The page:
Forensic Toxicology of Some Deaths Associated with the Combined Use of Propoxyphene and Acetaminophen (Paracetamol)

    Volume 22, Issue 4 (October 1977)

    ISSN: 0022-1198

    CODEN: JFSOAD

    Published Online: 1 October 1977

    Page Count: 10


    Robinson, AE
    Members of the staff of the Toxicology Section, London,

    Holder, AT
    Members of the staff of the Toxicology Section, London,

    Sattar, H
    Members of the staff of the Toxicology Section, London,

    McDowall, RD
    Members of the staff of the Toxicology Section, London,

    Powell, R
    Members of the staff of the Toxicology Section, London,

    (Received 25 February 1977; accepted 19 April 1977)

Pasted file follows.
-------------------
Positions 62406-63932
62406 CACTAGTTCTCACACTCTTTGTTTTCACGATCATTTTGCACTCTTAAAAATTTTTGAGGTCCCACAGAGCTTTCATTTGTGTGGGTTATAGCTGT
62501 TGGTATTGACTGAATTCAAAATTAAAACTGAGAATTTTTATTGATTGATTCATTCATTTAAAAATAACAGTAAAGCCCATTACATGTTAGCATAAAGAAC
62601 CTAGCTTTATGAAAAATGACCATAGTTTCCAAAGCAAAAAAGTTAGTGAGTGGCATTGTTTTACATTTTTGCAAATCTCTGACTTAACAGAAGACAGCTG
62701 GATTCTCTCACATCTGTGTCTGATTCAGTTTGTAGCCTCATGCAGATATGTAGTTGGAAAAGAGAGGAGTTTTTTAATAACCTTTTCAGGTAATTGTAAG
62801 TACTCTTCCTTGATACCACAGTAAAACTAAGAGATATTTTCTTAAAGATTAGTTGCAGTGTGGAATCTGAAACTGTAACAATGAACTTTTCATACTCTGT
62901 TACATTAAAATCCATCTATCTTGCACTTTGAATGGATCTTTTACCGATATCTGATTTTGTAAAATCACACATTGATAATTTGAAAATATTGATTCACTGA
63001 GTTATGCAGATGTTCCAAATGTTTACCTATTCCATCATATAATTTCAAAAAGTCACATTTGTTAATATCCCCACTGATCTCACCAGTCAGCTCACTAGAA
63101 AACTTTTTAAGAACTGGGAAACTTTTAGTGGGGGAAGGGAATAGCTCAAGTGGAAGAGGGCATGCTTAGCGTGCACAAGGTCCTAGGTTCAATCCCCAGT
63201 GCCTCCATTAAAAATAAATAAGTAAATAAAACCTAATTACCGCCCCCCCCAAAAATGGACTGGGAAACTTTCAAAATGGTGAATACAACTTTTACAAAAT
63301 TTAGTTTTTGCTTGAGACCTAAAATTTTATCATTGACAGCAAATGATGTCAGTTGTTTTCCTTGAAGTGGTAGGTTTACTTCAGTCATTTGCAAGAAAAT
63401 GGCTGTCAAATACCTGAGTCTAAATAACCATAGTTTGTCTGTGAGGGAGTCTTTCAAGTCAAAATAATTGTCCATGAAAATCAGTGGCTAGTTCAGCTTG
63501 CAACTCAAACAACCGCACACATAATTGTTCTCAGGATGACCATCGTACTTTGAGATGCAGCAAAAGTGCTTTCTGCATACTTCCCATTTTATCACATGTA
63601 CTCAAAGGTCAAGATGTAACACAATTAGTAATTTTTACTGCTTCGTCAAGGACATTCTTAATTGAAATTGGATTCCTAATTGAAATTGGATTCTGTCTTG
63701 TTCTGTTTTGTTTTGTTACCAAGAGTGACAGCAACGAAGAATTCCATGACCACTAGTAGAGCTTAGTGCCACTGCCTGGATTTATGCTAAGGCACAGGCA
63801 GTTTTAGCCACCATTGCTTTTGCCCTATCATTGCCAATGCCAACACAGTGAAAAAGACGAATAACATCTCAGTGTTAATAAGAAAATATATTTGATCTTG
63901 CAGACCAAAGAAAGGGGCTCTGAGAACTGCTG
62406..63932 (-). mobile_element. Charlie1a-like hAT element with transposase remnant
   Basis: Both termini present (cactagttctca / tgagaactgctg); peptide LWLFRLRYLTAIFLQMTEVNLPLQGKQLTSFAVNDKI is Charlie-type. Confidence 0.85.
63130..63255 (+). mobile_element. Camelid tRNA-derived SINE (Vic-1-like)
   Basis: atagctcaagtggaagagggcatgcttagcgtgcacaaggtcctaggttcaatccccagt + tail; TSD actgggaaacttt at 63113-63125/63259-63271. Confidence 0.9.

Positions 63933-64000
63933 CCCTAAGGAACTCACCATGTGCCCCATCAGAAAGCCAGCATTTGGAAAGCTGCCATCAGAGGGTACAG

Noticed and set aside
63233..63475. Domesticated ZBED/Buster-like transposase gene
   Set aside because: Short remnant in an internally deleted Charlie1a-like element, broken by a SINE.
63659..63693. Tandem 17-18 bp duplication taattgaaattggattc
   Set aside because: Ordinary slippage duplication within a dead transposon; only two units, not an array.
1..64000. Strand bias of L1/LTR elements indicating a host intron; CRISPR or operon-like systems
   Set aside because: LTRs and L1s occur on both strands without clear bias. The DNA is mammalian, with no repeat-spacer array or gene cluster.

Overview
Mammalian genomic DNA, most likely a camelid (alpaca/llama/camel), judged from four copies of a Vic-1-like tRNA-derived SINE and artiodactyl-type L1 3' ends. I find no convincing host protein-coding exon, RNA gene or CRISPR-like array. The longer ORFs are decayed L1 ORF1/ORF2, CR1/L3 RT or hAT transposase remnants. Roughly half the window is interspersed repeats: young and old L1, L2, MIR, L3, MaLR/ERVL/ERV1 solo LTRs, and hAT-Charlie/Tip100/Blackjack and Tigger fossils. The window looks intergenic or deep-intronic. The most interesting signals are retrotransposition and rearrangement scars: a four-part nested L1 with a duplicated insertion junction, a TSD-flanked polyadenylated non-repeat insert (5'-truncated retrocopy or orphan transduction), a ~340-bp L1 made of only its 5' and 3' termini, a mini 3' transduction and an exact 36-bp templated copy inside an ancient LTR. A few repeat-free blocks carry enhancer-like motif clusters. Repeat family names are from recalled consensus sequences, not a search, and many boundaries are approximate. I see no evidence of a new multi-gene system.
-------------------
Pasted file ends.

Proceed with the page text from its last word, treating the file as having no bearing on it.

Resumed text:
Abstract

    For many years the most commonly encountered mild analgesic in cases of poisoning in the United Kingdom and particularly in London was aspirin. Often aspirin was formulated with phenacetin and codeine and sometimes with caffeine. Chronic use of phenacetin was found to cause renal damage, but, though acetaminophen is a metabolite of phenacetin, there is no evidence that it does harm to the kidney. Acetaminophen is itself a mild analgesic that has gained favor as an alternative to both phenacetin and aspirin since it does not cause gastric ulceration and hemorrhage when taken orally.


    Paper ID: JFS10409J

    DOI: 10.1520/JFS10409J

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    Title Forensic Toxicology of Some Deaths Associated with the Combined Use of Propoxyphene and Acetaminophen (Paracetamol)
    Symposium , 0000-00-00
    Committee E30